We have lots of gadgets that need power. Most of them plug in to charge. Computers, phones, cameras (future post coming on all the “gear” we’ve packed). Instead of a whole bunch of plug adapters, before we left on this field trip we bought two universal power strips.
Each of the power strips has a two prong Euro-style plug that goes into the wall. This is the type of plug that is used in most of Europe, South America and Asia (you can see the various plug types here. Ours is compatible with sockets C,E, and F). There are three outlets on the power strip, each of which can take just about any kind of plug. If you are curious, I bought them here.
I love these things. They are compact and allow you to plug three things into one outlet with no plug adapters. You can even let that British guy with the goofy plug charge his phone too! We’ve found that when traveling, resources like power outlets are often shared, so this can be a real bonus.
When we checked out of our hotel in Brussels, somehow I managed to leave both of our universal power strips in our hotel room. Bummer. When we got to Switzerland, we had no way to plug anything in and the only plug adapter we could find was a round thing that didn’t accommodate our MacBook chargers, phone chargers, Kindle chargers, or camera charger. We had only one thing that would plug into the adapter- a cable for another of our camera chargers. On one end of the cable is the US style two prong plug. On the other end is a what I’ve heard called a “chinese 8” or “figure 8” plug:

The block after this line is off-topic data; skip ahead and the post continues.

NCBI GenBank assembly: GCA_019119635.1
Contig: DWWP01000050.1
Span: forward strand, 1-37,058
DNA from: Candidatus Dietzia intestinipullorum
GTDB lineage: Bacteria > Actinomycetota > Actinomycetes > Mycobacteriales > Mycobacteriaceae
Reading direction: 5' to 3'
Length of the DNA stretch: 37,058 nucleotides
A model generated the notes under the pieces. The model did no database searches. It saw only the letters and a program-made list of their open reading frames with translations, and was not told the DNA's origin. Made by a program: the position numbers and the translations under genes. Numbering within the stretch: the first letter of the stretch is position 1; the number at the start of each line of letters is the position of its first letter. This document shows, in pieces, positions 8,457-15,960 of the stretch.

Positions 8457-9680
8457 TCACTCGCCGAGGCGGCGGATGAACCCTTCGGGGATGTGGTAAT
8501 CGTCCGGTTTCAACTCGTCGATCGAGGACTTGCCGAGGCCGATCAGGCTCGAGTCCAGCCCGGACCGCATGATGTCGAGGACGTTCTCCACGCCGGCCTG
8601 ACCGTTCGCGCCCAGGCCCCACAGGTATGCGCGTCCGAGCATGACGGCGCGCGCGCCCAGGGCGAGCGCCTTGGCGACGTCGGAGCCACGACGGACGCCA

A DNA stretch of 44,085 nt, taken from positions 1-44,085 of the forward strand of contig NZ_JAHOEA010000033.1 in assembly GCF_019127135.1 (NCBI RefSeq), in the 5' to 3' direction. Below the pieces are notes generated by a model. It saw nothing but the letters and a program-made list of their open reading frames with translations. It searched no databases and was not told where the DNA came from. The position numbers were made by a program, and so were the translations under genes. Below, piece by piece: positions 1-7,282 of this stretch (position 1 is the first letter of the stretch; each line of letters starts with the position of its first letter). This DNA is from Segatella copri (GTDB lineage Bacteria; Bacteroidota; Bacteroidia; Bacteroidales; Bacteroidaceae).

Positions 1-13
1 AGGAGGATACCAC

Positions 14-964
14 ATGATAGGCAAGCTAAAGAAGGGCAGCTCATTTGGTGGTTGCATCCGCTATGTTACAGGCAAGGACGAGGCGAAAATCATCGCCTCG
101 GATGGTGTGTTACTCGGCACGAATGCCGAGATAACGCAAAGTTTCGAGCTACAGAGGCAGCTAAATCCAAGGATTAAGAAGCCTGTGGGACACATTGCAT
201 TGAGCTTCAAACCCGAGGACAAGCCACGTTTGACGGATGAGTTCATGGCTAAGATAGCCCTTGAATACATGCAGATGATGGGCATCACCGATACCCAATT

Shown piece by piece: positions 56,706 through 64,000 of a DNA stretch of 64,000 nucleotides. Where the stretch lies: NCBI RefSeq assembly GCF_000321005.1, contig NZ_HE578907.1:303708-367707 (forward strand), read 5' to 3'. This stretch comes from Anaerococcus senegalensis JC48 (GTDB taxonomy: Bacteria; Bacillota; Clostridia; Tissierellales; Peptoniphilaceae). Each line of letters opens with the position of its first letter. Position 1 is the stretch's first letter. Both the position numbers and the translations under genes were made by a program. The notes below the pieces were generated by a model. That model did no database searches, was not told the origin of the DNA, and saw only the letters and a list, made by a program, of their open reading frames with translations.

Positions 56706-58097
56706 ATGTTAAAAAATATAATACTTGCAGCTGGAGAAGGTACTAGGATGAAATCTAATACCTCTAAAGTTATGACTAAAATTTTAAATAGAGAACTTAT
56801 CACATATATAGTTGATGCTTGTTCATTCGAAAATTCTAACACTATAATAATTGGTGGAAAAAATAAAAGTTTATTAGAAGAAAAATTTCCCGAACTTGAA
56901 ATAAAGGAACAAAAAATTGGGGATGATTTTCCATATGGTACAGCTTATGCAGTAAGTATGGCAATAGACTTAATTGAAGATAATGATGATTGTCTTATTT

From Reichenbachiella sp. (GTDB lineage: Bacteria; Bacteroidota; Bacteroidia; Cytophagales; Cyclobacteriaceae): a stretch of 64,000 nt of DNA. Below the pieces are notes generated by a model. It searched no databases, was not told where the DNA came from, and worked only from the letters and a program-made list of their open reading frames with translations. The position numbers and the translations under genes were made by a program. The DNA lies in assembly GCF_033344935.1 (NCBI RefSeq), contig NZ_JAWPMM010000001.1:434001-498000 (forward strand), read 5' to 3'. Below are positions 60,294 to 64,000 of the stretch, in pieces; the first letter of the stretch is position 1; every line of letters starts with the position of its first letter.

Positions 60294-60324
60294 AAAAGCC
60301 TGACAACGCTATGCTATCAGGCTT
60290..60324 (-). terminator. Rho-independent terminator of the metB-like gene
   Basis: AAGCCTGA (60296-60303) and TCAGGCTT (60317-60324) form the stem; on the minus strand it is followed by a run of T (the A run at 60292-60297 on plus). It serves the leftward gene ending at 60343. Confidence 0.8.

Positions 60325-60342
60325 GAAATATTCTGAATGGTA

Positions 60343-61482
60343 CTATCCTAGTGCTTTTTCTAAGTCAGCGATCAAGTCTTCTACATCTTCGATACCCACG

I realized that the figure 8 plug looked a lot like the custom plugs on the end of the expensive Apple extension cables. So, I popped the plug portion off the “brick” on the MacBook charger and sure enough, the standard figure 8 plug slid right in!
We now had power for the computer, and we could use the USB ports on the computer to charge our phones! Yay!
I subsequently found a Swiss power cord with a figure 8 output, so we could plug the other computer in too, without the need for a power adapter. I thought this was a great discovery, as the Swiss cord was only about $6. Cheaper and better than a plug adapter! I have a feeling I’ll be doing the same thing in the future in other countries.
Anyway, when Mila broke her arm and we decided that we would be going back to Amsterdam for a while, I ordered two more of the power strips and had them shipped to me poste restante at the Amsterdam main Post Office.
What is poste restante you ask? Much more common in years or even centuries past, poste restante, or general delivery is a service where the post office receives mail on behalf of someone and holds it until they come to claim it. In this case when I placed the order online, I simply entered the shipping address as my name, poste restante, and the address of the main post office:
GPO Singel 250-sous (basement)
Yesterday, I could see from the online tracking that the package had arrived, so I went to the Post Office, showed them my passport and picked up my package. Nice, huh?
Not all countries still use the poste restante system, but many do. It’s a nice travel secret to know!